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It's basically a (rough) description of the relative wind speed on the site compared to the local average. If a site is sheltered, it will typically experience: lower wind speeds, potentially warmer mean temperatures, and (in temperate zones) a lower risk of frost (although some sites may actually have an increase due to catabatic airflow: "frost hollows") ...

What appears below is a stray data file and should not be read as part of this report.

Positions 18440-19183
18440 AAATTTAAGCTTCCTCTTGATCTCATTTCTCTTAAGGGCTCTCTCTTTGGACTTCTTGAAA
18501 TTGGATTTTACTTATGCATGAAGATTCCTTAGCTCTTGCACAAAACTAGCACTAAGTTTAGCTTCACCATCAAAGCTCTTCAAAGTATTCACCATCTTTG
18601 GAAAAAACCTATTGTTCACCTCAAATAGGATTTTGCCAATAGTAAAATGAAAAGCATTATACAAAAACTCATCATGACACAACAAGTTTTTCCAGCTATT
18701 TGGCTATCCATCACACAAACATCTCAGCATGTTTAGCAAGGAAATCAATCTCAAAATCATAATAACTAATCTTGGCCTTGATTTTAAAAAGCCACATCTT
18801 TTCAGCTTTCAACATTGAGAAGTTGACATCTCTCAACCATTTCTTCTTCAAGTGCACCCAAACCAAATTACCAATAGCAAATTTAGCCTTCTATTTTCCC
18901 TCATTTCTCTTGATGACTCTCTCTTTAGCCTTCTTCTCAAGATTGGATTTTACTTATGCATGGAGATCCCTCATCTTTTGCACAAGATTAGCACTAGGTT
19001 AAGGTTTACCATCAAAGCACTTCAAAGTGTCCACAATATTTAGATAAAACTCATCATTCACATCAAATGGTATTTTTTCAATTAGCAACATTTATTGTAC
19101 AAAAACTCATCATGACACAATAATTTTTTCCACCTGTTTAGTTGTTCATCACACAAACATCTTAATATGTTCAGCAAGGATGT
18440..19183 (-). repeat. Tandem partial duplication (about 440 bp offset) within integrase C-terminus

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Depends on the context. Examples can be: In depressions instead of lonely on the plain, inside of the forest instead of at the edge, along a river bank or lakeside instead of on dry ground. Or, in short: exposed to wind & weather instead of sheltered from the rigour. Also depends on the tree. Some pioneer trees can grow individually in adverse ...


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